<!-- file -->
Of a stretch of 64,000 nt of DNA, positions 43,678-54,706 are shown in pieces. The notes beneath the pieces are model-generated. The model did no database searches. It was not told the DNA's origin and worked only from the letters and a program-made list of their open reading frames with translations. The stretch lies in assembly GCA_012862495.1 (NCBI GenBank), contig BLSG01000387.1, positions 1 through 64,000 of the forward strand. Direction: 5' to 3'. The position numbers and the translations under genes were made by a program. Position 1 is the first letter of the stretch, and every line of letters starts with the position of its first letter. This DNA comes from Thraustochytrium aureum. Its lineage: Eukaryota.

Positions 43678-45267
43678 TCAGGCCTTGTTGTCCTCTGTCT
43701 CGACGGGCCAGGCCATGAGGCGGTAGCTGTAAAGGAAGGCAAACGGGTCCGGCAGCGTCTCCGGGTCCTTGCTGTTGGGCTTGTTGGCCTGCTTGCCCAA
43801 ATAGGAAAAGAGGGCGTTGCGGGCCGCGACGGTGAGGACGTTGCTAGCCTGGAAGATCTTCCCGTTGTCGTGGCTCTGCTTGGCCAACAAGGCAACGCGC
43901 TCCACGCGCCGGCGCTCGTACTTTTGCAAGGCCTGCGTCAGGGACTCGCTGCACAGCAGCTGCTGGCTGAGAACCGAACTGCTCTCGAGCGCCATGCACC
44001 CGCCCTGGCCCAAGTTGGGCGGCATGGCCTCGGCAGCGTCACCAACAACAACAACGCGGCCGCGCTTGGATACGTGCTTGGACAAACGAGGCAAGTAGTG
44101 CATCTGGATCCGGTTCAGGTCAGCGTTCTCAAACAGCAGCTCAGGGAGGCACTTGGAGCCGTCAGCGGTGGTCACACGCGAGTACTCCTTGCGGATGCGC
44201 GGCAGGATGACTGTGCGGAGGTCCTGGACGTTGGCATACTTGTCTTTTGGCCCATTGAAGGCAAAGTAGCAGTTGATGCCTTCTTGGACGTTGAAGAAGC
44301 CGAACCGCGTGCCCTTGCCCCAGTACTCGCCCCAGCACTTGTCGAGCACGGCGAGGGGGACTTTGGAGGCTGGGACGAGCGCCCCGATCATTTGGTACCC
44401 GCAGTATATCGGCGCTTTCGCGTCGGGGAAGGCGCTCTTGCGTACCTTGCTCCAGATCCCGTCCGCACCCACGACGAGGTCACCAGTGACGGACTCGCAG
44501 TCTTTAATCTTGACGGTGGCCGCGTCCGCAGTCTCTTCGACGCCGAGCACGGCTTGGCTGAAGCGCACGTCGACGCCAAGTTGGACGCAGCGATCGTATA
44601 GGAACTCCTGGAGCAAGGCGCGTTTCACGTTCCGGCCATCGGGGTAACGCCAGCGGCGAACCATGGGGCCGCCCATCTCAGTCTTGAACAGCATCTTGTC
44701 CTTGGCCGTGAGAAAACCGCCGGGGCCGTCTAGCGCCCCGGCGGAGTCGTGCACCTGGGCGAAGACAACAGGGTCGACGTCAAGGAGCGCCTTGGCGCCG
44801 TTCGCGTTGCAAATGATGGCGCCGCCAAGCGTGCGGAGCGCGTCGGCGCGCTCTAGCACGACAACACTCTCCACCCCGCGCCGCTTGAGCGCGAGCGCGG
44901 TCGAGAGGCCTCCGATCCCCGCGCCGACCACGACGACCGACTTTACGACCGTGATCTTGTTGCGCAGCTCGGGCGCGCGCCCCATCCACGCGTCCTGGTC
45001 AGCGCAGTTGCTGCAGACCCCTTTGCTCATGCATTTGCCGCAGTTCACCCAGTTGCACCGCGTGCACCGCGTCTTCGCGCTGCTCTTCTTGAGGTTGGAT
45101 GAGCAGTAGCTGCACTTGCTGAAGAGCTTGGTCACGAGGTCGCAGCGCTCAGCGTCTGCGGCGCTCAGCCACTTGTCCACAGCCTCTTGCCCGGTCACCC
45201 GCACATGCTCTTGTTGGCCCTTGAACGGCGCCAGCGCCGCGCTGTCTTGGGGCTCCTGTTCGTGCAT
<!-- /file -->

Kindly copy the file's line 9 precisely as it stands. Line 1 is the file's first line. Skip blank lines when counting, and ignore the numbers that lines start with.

44201 GGCAGGATGACTGTGCGGAGGTCCTGGACGTTGGCATACTTGTCTTTTGGCCCATTGAAGGCAAAGTAGCAGTTGATGCCTTCTTGGACGTTGAAGAAGC